A 1-stage factor VIII assay revealed no apparent decrease in factor VIII activity over time.
SPK-8011, an investigational gene therapy for hemophilia A, was well-tolerated and yielded sustained Factor VIII expression in treated men, according to data from a phase 1/2 study (NCT03003533) and its long-term follow-up study (NCT03432520).1
Sixteen of 18 patients had maintained factor VIII expression, with follow-up of over 2 years in 12 patients. Participants had an average 91.5% reduction (95% CI, 88.8-94.1) in annualized bleeding rate (ABR) after therapy.
“The goal of gene therapy for patients with hemophilia A is to safely impart long-term stable factor VIII expression that predictably ameliorates bleeding with the use of the lowest possible vector dose,” first author Lindsey A. George, MD, and colleagues wrote.1
The study enrolled 18 men with hemophilia A in 4 cohorts with doses ranging from 5×1011 vector vg/kg to 2×1012 vg/kg. Primary outcomes were safety as measured by adverse events (AEs) and preliminary efficacy as measured by Factor VIII activity. Secondary outcomes include vector shedding and liver safety. Participants were between 18 and 52 years of age and were followed-up for a median of 36.6 months (range, 5.5-50.3) after treatment. Some participants received glucocorticoids within 52 weeks of treatment to prevent or treat a presumed adeno-associated virus (AAV) capsid immune response.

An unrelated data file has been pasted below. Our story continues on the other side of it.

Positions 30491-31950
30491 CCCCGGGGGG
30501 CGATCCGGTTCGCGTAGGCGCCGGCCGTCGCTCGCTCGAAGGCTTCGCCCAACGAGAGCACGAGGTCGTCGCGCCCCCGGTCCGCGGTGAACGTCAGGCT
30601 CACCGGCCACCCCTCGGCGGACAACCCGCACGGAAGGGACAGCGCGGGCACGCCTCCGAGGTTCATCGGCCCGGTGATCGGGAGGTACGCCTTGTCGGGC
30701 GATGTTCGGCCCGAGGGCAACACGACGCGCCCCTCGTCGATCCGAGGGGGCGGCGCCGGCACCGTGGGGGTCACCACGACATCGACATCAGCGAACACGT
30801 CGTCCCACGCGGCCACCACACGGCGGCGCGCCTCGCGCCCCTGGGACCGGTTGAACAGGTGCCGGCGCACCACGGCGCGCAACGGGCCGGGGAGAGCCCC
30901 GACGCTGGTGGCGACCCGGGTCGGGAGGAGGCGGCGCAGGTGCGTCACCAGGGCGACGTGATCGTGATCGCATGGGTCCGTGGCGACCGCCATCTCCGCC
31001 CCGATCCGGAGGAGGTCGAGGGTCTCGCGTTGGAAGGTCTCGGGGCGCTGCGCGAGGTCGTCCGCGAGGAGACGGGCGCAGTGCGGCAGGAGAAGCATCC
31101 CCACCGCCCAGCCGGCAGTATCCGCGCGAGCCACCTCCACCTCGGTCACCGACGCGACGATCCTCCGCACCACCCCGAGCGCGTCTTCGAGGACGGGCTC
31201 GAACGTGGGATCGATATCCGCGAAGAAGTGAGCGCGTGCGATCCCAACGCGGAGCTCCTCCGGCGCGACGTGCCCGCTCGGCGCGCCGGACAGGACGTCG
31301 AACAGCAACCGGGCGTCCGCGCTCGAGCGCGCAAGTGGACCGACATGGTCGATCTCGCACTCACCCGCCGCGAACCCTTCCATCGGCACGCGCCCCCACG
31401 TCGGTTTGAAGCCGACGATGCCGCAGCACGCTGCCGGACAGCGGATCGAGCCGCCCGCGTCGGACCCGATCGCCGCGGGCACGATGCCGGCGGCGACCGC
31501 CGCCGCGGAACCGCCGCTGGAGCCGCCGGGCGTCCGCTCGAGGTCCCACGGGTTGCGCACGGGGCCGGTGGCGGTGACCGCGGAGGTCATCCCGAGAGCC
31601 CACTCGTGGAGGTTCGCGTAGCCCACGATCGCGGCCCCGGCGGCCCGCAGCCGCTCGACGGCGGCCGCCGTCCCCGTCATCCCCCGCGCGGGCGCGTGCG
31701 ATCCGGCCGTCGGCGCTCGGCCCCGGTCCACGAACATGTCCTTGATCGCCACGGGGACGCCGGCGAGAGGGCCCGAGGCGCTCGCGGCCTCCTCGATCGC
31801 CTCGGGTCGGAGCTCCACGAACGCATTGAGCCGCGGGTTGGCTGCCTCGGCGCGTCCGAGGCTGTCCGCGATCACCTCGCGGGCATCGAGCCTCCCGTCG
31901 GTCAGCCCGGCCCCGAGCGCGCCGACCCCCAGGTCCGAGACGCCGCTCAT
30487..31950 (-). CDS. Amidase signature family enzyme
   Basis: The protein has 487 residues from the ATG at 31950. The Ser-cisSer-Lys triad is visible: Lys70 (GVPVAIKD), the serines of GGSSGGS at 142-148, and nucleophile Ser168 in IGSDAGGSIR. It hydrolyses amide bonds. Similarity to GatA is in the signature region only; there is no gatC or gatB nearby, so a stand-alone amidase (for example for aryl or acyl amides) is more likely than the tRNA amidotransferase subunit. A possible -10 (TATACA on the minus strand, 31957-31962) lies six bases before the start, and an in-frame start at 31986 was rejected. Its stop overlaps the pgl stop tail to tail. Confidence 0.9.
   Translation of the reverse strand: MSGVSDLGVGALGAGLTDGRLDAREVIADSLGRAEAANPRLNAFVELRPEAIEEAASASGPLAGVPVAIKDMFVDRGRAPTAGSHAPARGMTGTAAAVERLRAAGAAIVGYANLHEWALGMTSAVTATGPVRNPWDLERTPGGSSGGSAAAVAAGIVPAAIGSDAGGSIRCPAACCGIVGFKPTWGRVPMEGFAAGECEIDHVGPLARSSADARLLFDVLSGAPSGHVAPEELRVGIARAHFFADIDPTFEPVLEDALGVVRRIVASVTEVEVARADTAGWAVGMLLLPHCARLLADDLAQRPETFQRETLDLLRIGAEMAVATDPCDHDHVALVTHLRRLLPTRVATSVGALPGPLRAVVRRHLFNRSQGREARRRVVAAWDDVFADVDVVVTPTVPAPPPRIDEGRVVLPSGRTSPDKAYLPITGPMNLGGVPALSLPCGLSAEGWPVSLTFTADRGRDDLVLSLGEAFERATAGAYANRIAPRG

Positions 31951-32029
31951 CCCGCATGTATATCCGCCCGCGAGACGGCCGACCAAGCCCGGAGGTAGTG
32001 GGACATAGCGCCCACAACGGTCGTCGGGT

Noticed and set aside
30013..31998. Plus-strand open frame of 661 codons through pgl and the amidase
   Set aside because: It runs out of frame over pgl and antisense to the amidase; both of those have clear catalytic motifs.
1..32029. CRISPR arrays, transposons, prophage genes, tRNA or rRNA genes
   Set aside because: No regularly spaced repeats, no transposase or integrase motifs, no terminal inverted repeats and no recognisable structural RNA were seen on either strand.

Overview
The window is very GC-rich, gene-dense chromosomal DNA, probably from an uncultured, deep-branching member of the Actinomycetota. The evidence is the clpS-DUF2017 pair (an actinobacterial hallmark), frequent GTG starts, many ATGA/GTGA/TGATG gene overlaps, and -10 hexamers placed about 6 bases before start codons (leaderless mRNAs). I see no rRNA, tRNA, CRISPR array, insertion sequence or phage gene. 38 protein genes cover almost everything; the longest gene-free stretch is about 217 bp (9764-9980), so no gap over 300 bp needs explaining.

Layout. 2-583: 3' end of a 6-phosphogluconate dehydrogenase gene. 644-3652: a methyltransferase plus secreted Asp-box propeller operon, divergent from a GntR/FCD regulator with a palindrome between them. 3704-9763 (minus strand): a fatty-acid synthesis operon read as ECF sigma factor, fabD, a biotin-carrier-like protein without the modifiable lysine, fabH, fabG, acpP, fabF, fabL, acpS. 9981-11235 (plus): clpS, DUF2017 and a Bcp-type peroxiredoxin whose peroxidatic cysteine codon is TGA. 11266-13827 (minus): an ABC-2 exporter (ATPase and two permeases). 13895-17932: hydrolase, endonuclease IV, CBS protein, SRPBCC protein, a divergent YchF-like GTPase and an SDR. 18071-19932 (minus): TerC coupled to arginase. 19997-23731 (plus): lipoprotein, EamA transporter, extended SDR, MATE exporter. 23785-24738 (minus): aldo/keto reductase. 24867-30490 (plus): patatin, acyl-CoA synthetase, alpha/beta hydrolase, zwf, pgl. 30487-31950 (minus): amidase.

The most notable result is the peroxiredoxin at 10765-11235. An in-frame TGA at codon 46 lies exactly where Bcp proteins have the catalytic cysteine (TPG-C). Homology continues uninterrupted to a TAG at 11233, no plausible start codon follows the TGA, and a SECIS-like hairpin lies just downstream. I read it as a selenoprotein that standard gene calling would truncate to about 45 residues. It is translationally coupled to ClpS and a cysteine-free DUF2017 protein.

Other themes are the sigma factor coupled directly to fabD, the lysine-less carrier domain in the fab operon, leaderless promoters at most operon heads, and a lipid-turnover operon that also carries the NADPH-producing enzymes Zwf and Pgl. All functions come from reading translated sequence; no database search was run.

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“We are encouraged by the results from the phase 1/2 trial for investigational SPK-8011, which has been evaluated in the largest phase 1/2 gene therapy trial in this disease to date, and demonstrates continued response over time, a critical measure of a therapy’s potential to transform lives for people living with this chronic condition,” said Gallia Levy, MD, PhD, chief medical officer, Spark Therapeutics, in a previous statement.2 “We remain focused on optimizing the dose and immunomodulatory regimen in the phase 1/2 study and look forward to continuing our evaluation of this therapy in a Phase 3 study.”
A total of 33 treatment-related AEs occurred in 8 participants. Most were vector-related (n = 17), including 1 serious AE, and 16 were glucocorticoid-related. Two participants lost all factor VIII expression due to an anti–AAV capsid cellular immune response unresponsive to immune suppression.
Factor VIII expression was maintained in the remaining 16 participants. A 1-stage factor VIII assay showed no apparent decrease in factor VIII activity over time, with a mean of 12.9% (SD, 6.9) of the normal value at 26 to 52 weeks) compared to a mean of 12.0% (SD, 7.1) of the normal value after 52 weeks (95% CI, −2.4 to 0.6). Participants had a 91.5% reduction (95% CI, 88.8-94.1) in ABR, from a median of 8.5 (range, 0-43.0) before therapy to 0.3 events (range, 0-6.5) after therapy.
“Our trial provided data on multiyear, stable factor VIII expression after hepatocyte-directed AAV gene transfer. This trial began to answer questions that have emerged from previous trials of AAV-mediated gene transfer for hemophilia A. Close monitoring of participants to determine safety and efficacy and to confirm initial multiyear observations of durable expression are ongoing,” George and colleagues concluded.